When you are getting ready to start a new book, what’s the first thing you do? I write. For me I tend to hone characters as I go along in the story. I always am going back and adding pieces here and there, but for the most part the story develops as I write it. I usually have the end in mind, but how I get there is always a work in progress for me.
How do you celebrate when you finish writing a book? Watch TV and try to acclimate again with the real world. I get so far removed from everything when I am in a book, that I need down time to get back into life. But it never lasts long. TV gets boring and I am usually thinking of another book to write soon after. It’s a disease.
Have you had any fun fan moments since you became a writer? Several. The best was when I was at an airport flying to Dallas and the lady on the plan next to me was reading her Kindle. I glanced over and thought what she was reading looked pretty familiar, until I realized it was my book, To My Senses. I casually asked her if it was a good book, and she seemed rather perturbed that I had disturbed her. Then, she began to go on about how much she loved the characters and how well the author had brought them to life. She suggested I read it, and I kindly told her I had, about two hundred times. She gave me an odd look, and then I told her it was my book. Her expression was priceless, and one of my lasting memories of a fan.
If you could have dinner, coffee, or drinks with a fictional character, who would you choose and where would you go? Dinner at Antoine’s in New Orleans with James Bond. I know, I know so cheesy, but the character from the books was smoldering, brooding and very believable, unlike the caricature in the movies. Now that would be one hell of a dinner.
Do you usually begin a book with a character or a plot? A little of all three. I see the end first. I always see the end, and go from there. The rest comes as I write.
Do you have any hobbies or special interests you’d care to share? I am a permitted/certified wildlife rehabber with the La. Wildlife and fisheries, so when I am not writing I am caring for a number of orphaned and injured wildlife at any given time of the year. Right now is baby squirrel season, and I am feeding anywhere from 10-15 babies at a time. I love it!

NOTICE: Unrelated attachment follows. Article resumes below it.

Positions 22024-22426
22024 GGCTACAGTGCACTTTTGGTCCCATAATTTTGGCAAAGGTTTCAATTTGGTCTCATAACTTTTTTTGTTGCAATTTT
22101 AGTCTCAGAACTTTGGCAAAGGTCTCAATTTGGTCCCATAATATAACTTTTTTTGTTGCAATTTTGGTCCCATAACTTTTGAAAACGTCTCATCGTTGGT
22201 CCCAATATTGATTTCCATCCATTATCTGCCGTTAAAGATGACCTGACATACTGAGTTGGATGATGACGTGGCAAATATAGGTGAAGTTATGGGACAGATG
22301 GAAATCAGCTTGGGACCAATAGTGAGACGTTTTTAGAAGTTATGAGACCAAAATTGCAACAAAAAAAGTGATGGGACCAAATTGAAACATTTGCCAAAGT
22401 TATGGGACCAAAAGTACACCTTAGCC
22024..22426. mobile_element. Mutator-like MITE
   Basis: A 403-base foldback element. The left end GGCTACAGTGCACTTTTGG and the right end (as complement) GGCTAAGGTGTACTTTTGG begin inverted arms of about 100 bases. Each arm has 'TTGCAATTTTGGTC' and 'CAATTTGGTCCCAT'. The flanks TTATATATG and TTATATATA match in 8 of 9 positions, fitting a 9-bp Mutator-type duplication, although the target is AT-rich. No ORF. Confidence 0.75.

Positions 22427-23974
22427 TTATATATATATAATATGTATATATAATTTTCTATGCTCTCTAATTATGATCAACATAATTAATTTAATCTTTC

What was the inspiration for your book? The Ghosts of Rue Dumaine is inspired by my childhood in a small cottage in the French Quarter of New Orleans. The place was very haunted, and the antics of the ghosts there were too numerous to describe. I always wanted to write a story with that cottage as the setting.
How difficult is if for you to come up with a title for your books? Titles are hard. I try to base it on what goes on inside the book. Still it is difficult to do.
Who would play your hero/heroine in the tv or film version of your book?
Do you have any advice for aspiring writers? Just keep writing. It is like a muscle that gets better with use. You discover your voice and style over time, and once you have that, you have who you are as a writer. But you can never discover those talents unless you write. So just keep writing. And there are no small jobs in publishing. Like acting where there are no small parts, any and every job that gives you a chance to put words down, is a blessing, so take it.
What jobs have you had on your way to becoming a writer? I am a registered nurse, and most of the positions I have held were in nursing prior to writing my first novel. But I feel the nursing experience I had was vital to understanding characters. In medicine, we see people at their best and at their worst, and I feel all those experiences allowed me to understand the human condition and bring all the sorrow, happiness, passion, joy, love, and hatred I saw to the page. I don’t know of any other career that would have allowed me an up close and personal view of the human condition. It does not get any more dramatic than the life and death situations I experienced. In addition, I met some truly wonderful people along the way. My patients told me the stories of their lives and I like to think some of those tales have made their way into my work. For that, I will always be grateful to the people I was honored to care for.